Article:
10 Things Aspiring Novelists Should Know

  1. Your novel is not a personal journal. Consider the reader. 
  2. Writing is a business. You enter into an agreement with a reader. You agree to entertain in exchange for their money and emotion. You agree to inform for their time.
  3. Readers don’t like charmless heroes. Just because your protagonist happens to be an anti-hero does not mean you are free to make him or her 100% unlikable.
  4. Only experienced novelists who have successfully completed two published books should attempt to use an anti-hero as a protagonist.
  5. Antagonists should be people, not things.
  6. If you aren’t willing to listen to advice, if you aren’t able to learn from your mistakes, and if you aren’t prepared to let go of stories nobody wants to read, you will probably not succeed.
  7. You have to read a lot to be able to write.
  8. Using examples of famous authors who were published more than 30 years ago to justify long passages of description in your boring manuscript is not a good idea. Publishing has changed. Readers have changed.
  9. Self-publishing does not mean you don’t need to pay somebody to proofread and edit your book. Readers are insulted when they find mistakes in books. It’s like serving guests dinner on dirty plates.
  10. Always delete the first three chapters of the first draft of your first three novels. It will always be filled with backstory you don’t need. 

If you want to learn how to write a book, join our Writers Write course. Email news@writerswrite.co.za for details.

 Amanda Patterson by Amanda Patterson. Follow her on PinterestFacebook,  Google+,  Tumblr  and Twitter. 

© Amanda Patterson 

Are you looking for more inspiration? Read these posts:

  1. What does it take to write a book? The five qualities published authors share
  2. The Writing Secrets of 10 Authors
  3. 10 Writers On The Inspiration Myth


Writers Write offers the best writing courses in South Africa. Writers Write – Write to communicate

This article has 0 comments

  1. Lev Raphael

    Telling people anything that includes “always” or “never” seems very dictatorial to me as the author of 24 books in many genres, and now a guest teacher of creative writing at Michigan State University.

  2. Rosie Canning

    No.9 disagree – if you want to self-publish and expect readers to read then you do need to pay an editor to proofread and edit your book.

  3. Writers Write

    That is what we said, Rosie. You do have to pay someone.

  4. Jonathan Brett Kennedy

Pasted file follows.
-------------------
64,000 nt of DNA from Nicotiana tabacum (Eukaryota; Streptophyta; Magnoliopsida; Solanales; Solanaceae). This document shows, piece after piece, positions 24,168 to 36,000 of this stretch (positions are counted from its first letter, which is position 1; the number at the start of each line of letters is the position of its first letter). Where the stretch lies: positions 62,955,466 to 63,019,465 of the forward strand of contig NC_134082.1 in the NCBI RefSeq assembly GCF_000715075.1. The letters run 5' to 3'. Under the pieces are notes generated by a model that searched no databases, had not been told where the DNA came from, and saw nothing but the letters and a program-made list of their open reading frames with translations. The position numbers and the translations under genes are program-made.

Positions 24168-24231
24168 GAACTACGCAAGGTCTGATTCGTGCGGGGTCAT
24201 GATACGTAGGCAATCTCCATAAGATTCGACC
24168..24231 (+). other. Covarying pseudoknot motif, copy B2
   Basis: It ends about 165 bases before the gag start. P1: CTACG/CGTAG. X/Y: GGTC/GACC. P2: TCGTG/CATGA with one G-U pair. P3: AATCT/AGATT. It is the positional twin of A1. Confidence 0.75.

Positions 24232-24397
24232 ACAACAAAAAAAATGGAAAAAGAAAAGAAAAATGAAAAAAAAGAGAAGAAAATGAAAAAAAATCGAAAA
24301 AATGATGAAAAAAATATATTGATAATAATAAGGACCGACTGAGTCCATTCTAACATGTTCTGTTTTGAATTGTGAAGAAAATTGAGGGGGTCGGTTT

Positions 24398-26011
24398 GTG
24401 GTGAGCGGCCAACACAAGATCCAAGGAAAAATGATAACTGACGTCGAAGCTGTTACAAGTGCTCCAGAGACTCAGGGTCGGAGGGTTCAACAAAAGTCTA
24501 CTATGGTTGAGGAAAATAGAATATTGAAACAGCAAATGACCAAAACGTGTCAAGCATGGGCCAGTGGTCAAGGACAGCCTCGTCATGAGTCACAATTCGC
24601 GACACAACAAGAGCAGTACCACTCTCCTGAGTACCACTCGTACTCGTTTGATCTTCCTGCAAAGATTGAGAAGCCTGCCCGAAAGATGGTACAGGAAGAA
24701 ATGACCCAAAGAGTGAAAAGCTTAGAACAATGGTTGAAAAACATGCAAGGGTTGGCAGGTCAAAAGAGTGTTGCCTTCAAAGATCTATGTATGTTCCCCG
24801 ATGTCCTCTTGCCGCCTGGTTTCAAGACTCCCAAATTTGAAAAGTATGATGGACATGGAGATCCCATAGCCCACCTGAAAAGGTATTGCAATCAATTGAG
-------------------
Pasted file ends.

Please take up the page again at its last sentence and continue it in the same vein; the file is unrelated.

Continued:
The only one I disagree with is #10. Sometime the back story comes in later and the first three chapters are just set-up.

  5. SD Denny

    #10 I shudder to think… I can imagine strongly editing it, but to “always” delete it completely just because? Hmmm… Thanks for the tips. Enjoyed the post!

  6. Jan Priddy

    #4? Try A Book of Ruth, the debut novel by Jane Hamilton—amazing! However, I love #7.

  7. Ron Erkert

    Disagree with #5 (among others). The antagonist does NOT always need to be a person (it’s just easier to write a human(oid) antagonist).

  8. JP

    I like the idea behind this, but there are too many extremes. “Always” and such. #10, though. That is not an “always” situation. I’ll give you, mostly, though. A lot of people have too much backstory. Even published big-namers do it, but not everyone does it. Totally agree with #8 though. You’re not Tolkien.

  9. Writers Write

    Most people who are complaining about #10 seem to be missing the importance of the rest of the sentence, especially these words: ‘of the first draft’

  10. Toni

    I believe if you are trying to help writers, as you are, we should be grateful for your opinion and expertise. I appreciate advice and can use it at my discretion. Thank you. I love this site and have learned a lot.

  11. Robert Foster

    I’d only agree with 5 & 6. The rest I’d say are more like guidelines than hard & fast rules. Interesting post though.

  12. R B Orlando

    I just did # 10. So true. Thanks!

  13. jimmie

    In all matters of opinion our adversaries are insane (Mark Twain)

  14. Catherine

    #6 starts out well but ends poorly. Sometimes a story simply needs to be written. That doesn’t mean you need to submit it for publication — it might not be the right time right now — but not writing something just because it doesn’t fit the public taste? That seems somewhat mercenary.

    Also, if you do a decent job of editing (self-editing and working with someone else), #10 will take care of itself.

  15. Pamela

    Disagree with #2 and #10.
    #2: There are elements of writing that are business-related but the creative act of telling your story should be nothing short of passion. Write from your heart and soul even if you’re only writing for yourself.
    #10: ALWAYS delete the first three pages of a first draft? I’ve had 6 novels published and have never done this. I use those chapters for set up, not back story. Back story comes later, in bits and pieces, not in chapter long info dumps.

  16. Shipra Shukla

    There are no rules to writing, either you can write or you can’t and what defines a writer is a person who writes something which others want to read. So, I agree with # 1, the rest is semantics. And by stating this I hope I don’t appear too charmless ! I am that but just remove the c and you will see what I am ! Just my attempts to inject some humor or we may all begin to take ourself too seriously !
    My advise is have fun while writing , why get into the semantics. Then, if people want to read you, you are a writer, if they don’t, you have had your fun with words and can move on to the next occupation . Who knows, it could be an editor or critic !! Again, just having fun! Bless you all !

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